The federal judge who oversaw a lawsuit against Trump University and was accused by President Trump of being biased because of his Mexican heritage will now oversee a controversial immigration case.
U.S. District Judge Gonzalo Curiel has been assigned to a case involving the first “Dreamer” deported under Trump’s tenure, according to a new report.
Curiel will preside over a lawsuit brought by Juan Manuel Montes following his deportation in February, USA Today said Wednesday.
USA Today said Curiel’s assignment was purely by chance, with judges on the Southern District of California selected for cases on a rotating schedule.
Curiel will be asked to decide whether U.S. Customs and Border Protection (CBP) should release information on Montes’ deportation to his team of attorneys.
No court date for Montes’ suit has yet been set, USA Today added.
It will be the second time Curiel and Trump have crossed paths.
Trump attacked Curiel while campaigning for the presidency last year, arguing the judge’s “Mexican” heritage would bias him against Trump in the Trump University case because of the billionaire’s position on immigration.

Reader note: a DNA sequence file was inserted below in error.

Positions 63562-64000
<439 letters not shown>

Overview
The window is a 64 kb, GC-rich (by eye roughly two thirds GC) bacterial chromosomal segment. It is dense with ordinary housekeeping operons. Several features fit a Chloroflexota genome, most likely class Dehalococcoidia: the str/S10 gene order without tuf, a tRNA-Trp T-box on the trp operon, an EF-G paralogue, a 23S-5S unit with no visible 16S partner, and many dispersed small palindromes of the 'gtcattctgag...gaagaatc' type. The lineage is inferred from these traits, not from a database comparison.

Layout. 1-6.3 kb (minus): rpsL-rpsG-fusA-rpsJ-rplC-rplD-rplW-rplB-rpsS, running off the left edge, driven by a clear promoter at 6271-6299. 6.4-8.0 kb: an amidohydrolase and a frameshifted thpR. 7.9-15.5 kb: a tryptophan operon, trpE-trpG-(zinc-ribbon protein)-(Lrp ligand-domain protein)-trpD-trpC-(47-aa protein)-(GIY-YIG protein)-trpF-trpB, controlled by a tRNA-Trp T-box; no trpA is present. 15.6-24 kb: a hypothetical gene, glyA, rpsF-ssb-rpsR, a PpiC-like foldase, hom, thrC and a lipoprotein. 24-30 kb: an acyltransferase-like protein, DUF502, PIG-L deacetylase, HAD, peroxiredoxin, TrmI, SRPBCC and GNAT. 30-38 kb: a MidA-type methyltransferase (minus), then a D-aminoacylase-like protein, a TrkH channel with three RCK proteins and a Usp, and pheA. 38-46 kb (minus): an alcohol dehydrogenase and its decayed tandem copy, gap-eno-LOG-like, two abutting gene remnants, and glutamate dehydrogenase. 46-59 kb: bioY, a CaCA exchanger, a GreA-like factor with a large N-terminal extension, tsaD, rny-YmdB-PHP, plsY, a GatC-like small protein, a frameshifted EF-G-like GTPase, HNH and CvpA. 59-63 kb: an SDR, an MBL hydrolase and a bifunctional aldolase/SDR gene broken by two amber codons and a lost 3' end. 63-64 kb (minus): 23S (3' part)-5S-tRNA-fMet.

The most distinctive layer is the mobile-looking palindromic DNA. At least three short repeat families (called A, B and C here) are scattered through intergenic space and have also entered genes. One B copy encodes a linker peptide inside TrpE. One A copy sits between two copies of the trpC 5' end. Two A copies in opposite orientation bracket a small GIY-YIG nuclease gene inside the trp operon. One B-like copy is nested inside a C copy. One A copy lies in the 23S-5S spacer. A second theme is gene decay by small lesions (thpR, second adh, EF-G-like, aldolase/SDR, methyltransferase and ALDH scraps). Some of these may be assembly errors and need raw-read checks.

Curiel approved a lawsuit settlement in March requiring Trump to pay $25 million to former students of his now-defunct Trump University.
The decision settled two class-action lawsuits brought by customers who claimed the Trump-branded venture misled them into enrolling in expensive classes that promised real estate success.
Curiel’s judgment also settled a civil suit from New York Attorney General Eric Schneiderman (D), who said Trump University’s actions carried “the hallmark of a snake-oil salesman.”
Reports Tuesday said federal agents deported Montes to his native Mexico in February despite his active protection under the Deferred Action for Childhood Arrivals (DACA) program.
The program lets some people brought into the U.S. illegally as children obtain work permits and relief from deportation.
Montes reportedly left his wallet in a friend’s car during an encounter with a CBP agent in Calexico, Calif., leaving him incapable of proving his DACA status.
Department of Homeland Security spokeswoman Gillian Christensen has since said Montes’ DACA status expired in 2015 and was not renewed, while Montes’ attorney has claimed it is valid until 2018.